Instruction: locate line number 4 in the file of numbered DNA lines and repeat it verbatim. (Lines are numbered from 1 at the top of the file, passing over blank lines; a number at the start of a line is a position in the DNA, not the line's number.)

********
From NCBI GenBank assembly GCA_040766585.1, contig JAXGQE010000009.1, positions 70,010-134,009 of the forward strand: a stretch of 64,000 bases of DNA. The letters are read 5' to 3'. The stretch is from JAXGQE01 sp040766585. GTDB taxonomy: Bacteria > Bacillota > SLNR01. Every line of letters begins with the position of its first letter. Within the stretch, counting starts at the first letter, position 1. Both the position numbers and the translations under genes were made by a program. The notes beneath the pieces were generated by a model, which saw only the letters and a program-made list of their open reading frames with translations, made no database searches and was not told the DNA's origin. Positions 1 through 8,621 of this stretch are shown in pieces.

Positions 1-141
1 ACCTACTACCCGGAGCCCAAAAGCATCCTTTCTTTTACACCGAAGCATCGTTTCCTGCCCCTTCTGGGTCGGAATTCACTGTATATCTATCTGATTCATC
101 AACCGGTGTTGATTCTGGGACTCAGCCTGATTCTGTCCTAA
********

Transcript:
101 AACCGGTGTTGATTCTGGGACTCAGCCTGATTCTGTCCTAA